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How did New Zealand Europeans name places?

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New Zealand’s non-Māori place names tell the story of the country’s European habitation. As Europeans surveyed, acquired, and changed New Zealand’s landscape they replaced older Māori names. They named places such as towns after historical events and famous people or places they had come from. Since most Pākehā New Zealanders came from the United Kingdom, they used place names to create a sense of home and proclaim their membership of the British Empire. These people also gave names to features in the landscape and to districts, towns, and streets.

During colonisation, New Zealand was divided into provinces. This image shows a Map of the Province of Canterbury from the 1860s. Image: https://christchurchcitylibraries.com/heritage/maps/220035.asp.

Colonial naming

Most European names came during the colonising era from the 1840s to the 1910s. This was a period when people from Europe came to New Zealand to work and live and to purchase land and profit from it. It was also a time when the newly arrived European culture made its mark on a changing landscape by place naming.

During this time, people involved in the business of colonisation often gave names. Surveyors in particular, the people who worked for colonising associations, were responsible for many European placenames as they went about establishing and mapping suitable places for European immigrants to settle. Some of these names acknowledged the colonising association sponsors for example Hutt Valley, Wakefield, Port Chalmers, and Ashburton.

Map of the colony of New Zealand from 1844. Image: https://christchurchcitylibraries.com/heritage/maps/446942.asp.

United Kingdom places

Settlers from the United Kingdom used only some names from places they came from, for example New Plymouth, for Plymouth in England. Dunedin is named after the Scottish Gaelic for Edinburgh. Birkenhead, Devonport, Westport, Belfast, New Brighton, and Roxburgh are other names taken directly from United Kingdom placenames. Canterbury was applied to a province not a town, while Christchurch takes its name from a college at Oxford University, not from the southern English town. Oxford itself and Cambridge (another university in England) were also used.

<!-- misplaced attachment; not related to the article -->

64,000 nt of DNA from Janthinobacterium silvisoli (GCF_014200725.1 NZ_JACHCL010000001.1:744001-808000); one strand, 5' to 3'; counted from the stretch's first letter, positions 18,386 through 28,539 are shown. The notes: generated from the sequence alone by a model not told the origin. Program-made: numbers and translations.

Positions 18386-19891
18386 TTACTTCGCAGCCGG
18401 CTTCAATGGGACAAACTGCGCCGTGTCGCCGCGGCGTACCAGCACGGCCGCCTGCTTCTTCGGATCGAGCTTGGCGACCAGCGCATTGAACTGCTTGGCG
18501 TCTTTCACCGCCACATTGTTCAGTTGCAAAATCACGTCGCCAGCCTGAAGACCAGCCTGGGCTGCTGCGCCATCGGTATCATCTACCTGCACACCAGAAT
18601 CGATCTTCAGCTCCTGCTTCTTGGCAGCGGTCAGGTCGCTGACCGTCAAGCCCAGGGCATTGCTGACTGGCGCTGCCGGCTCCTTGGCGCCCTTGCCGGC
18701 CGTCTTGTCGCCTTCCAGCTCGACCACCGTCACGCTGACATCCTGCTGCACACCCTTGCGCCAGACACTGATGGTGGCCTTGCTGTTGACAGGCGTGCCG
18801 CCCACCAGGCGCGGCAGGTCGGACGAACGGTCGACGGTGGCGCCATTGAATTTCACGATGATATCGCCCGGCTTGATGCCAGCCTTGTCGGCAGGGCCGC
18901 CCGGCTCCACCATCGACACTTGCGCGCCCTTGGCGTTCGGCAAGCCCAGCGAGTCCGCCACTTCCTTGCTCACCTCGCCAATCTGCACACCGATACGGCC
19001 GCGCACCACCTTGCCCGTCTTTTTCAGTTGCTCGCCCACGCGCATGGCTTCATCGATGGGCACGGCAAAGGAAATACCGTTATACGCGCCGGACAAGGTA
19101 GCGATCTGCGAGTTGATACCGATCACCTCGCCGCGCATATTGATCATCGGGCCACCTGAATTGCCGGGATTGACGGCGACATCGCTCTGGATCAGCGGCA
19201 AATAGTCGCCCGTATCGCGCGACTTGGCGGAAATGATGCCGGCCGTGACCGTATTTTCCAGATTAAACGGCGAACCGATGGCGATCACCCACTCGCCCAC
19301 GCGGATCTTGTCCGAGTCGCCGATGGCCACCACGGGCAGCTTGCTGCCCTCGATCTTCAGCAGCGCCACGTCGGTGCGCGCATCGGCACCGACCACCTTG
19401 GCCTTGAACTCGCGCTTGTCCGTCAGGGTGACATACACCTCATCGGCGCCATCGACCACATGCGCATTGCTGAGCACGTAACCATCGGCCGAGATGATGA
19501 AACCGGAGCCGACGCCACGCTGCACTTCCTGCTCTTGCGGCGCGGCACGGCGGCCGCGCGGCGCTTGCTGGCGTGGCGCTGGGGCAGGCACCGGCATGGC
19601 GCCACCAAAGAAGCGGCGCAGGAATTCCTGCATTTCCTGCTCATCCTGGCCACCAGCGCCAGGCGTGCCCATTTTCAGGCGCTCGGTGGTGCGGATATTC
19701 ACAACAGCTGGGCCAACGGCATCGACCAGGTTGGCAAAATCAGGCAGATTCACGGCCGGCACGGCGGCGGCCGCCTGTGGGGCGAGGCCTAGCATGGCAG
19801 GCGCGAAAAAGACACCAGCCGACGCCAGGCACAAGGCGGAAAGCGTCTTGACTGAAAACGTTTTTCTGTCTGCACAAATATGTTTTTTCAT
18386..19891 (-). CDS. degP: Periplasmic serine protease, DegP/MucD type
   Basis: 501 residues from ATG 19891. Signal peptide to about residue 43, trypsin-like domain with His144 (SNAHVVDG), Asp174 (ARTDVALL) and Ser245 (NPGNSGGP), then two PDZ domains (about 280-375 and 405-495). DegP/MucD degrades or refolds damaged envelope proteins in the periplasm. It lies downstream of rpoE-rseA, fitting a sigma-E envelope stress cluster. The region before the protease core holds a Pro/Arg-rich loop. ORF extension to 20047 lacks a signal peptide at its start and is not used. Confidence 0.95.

Dannevirke and Norsewood honour the homelands of the early Scandinavian immigrants.

Immigrant ships

Some early immigrant ships gave their names to streets and settlements. The area of Bombay takes its name from the ship Bombay. The Cuba, Oriental and Tory became Wellington and Petone street names and the Cressy, Randolph, Charlotte Jane, and George Seymour gave their names to streets in Lyttleton.

Personal names

Christian names of early Europeans name many inland locations, including Helensville, Dargaville, Morrinsville, Bulls, Masterton, and Levin.

The Mackenzie Country takes its name from James Mackenzie, a sheep stealer who took flocks into that area. Image: LEARNZ.

Government, military, royalty, and church

There are names after government officials (Featherston, Rolleston, Invercargill), politicians (Foxton, Fox Glacier, Gisborne) and church leaders (Selwyn). Military heroes and famous battles were popular place names, with Auckland, Napier, Hastings, Havelock, Wellington, Picton, Marlborough, Nelson, and Blenheim.

British politicians and royalty lent their names to Russell, Palmerston, Cromwell, Queenstown, and Alexandra, while Franz Josef is named after the Austrian emperor. Royal names are more popular for streets than towns or geographical features, although both Auckland and Wellington have Mount Victoria. Gore is named after Governor Thomas Gore Browne and George Grey's name is used for Greytown, Greymouth, Grey Lynn, and many natural features.

King Country tells of the region where the Māori king defied colonial government for many years.

What historical European figures are these places named after? Image: LEARNZ.

Descriptive names

Physical features had descriptive names such as Stony River, Two Thumb Range, Rock and Pillar Range, Old Man Range, Raggedy Range, and the Remarkables.

They also identify several settlements, for example Riverhead, Gumtown (later Coroglen, after a racehorse), Woodville, Island Bay, Redcliffs, Windwhistle, Riverton, and Bluff.

Some region names are descriptive – Northland, Southland, and Fiordland for example. Westland is more often called the West Coast, and locals are Westcoasters, not Westlanders. The name Eastland is only used in tourist information – New Zealanders call it the East Coast.

Bluff is a descriptive name of a physical feature. Image: LEARNZ.

Cultural heroes

Britain’s literary heritage is represented by Spenser (mountains), Tennyson (a lake and inlet) and Chaucer and Milton bays. Napier named its streets after literary figures and Shakespeare was an early name for the Avon River in Christchurch. Waverley was the name of Sir Walter Scott’s first historical novel.

Mountain names

Mountains, passes, and rivers were often named after European discoverers, including Buller, Lewis, Haast and Heaphy. James Cook often named places after scientists. Julius von Haast in particular followed suit, as in Davy, Hooker, Humboldt, Lyell and Newton, all mountains in the Southern Alps.


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  • Most European place naming occurred before the First World War (1914–18). New place names since then have mostly been for streets and suburbs. There are some place names that relate to stories from World War One. Find out more the New Zealand Geographic Board’s project WW1 through place names.

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